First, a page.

Proprioception differs from kinesthesia in that kinesthesia is the sense of relative muscle, joint and tendon position in specific situations. Kinesthetic memory involves learning these positions and the sequence of shifts in these positions for rote, repeated movements (such as gymnastics or swinging a golf club). Proprioception is a dynamic sense, allowing continuous accommodations and adaptations to a shifting environment (such as in dance, or moving through a crowded room).
The Visual Sense
Vision exerts strong and sometimes supreme command over our other senses, as optical illusions demonstrate, and it exercises similar effects on our posture and locomotion (movement). With one’s eyes closed, standing soon becomes difficult, and, unless by luck, we would find it impossible to thread a needle.
Most people think that if a child’s vision is 20/20 then everything is fine. This is usually tested by a nurse with a Snellen chart (containing letters of different sizes that have to be identified at a certain distance). What needs to be understood is that vision is more than just clarity. It also includes binocular coordination, speed accommodation, vertical movement and other visual functions necessary to visualise, understand and apply the information that comes through the eyes. Children may not have these abilities in spite of having ‘good eyesight’ and this results in learning problems. Difficulties arise because vision impaired children rarely report symptoms. They think everyone sees the same as they do.
Our two eyes are supposed to work together – to perform as one entity. This is a skill that must be acquired through use during the preschool years. Not all children adequately develop visual skill and this can interfere with comprehension, the ability to perceive spatial relations, and the ability to concentrate. For example, there may be visual discomfort or distortions of the text while reading. This reduces close attention to details and sustained mental effort. As a result, a child will be easily distracted. The signs of inattention are not only observable, but also many times interpreted (or misinterpreted) simply as Attention Deficit Disorder.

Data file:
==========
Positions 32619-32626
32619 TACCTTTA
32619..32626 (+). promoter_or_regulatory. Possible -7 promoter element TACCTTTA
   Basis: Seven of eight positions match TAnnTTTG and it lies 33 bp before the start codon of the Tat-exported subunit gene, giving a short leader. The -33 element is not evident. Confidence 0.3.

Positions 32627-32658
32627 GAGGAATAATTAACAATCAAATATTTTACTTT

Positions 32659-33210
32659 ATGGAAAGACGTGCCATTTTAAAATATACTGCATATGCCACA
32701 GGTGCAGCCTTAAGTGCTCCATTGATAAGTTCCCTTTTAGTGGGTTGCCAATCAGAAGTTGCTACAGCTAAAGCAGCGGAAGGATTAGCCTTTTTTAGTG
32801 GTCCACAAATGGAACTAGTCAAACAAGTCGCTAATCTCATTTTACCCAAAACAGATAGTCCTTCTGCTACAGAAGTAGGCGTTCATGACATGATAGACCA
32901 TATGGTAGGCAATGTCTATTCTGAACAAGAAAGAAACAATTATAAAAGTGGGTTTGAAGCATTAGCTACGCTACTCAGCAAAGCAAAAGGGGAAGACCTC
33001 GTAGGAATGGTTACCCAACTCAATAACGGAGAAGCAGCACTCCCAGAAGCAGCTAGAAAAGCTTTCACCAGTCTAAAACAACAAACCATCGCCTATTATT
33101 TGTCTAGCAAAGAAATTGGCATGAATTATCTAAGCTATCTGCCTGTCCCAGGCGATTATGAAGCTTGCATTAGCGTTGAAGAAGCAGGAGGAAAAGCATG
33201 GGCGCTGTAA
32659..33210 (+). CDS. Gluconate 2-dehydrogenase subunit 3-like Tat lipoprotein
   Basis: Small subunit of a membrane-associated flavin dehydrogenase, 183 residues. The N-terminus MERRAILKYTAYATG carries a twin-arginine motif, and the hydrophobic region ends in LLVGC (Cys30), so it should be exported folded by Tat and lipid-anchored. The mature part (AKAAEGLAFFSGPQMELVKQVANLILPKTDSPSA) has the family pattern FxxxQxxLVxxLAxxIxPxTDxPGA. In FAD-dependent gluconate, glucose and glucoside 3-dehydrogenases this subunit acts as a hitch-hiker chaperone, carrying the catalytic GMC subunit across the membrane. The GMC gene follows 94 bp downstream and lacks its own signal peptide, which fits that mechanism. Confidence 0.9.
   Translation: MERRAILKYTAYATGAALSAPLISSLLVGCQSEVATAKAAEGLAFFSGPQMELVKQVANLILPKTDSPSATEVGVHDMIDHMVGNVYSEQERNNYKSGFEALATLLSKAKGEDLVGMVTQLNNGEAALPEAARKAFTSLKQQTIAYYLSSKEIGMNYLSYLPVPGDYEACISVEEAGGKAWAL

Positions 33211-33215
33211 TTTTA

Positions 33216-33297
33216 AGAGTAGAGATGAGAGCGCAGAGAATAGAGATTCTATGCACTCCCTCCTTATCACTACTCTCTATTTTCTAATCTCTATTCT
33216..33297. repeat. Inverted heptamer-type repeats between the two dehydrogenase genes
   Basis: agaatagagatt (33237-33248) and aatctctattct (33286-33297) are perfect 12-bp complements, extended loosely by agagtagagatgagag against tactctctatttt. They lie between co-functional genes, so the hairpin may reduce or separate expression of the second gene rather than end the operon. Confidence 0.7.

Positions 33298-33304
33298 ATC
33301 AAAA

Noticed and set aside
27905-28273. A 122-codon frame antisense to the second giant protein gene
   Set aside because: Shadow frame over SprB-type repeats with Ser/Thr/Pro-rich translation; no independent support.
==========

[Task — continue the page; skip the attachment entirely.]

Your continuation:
Further Levels of Maturing and Integration
“As the child develops, the mind begins to create a sense of continuity across time, linking past experiences with present perceptions and anticipations of the future.” Dan Siegel,
“The Developing Mind”. This process creates what is called an autobographical narrative; and is one of the ways that the mind create coherence within its own processes, and a sense of ‘self’.
” Studies of child development reveal that by the third year of life, a ‘narrative function emerges in children that allows them to create stories about the events they encounter during their lives. These narratives are sequential descriptions of people and events that condense numerous experiences into generalizing and contrasting stories. New experiences are compared to old ones. Similarities are noted in creating generalized rules, and differences are highlighted as memorable exceptions to these rules. The stories are about making sense of the events and the mental experiences of the characters. Filled with elements of the characters internal experiences in the context of interactions with others in the world, these stories appear to be functioning to create a sense of coherent comprehension of the individual in the world across time.” Developing Mind, pg 323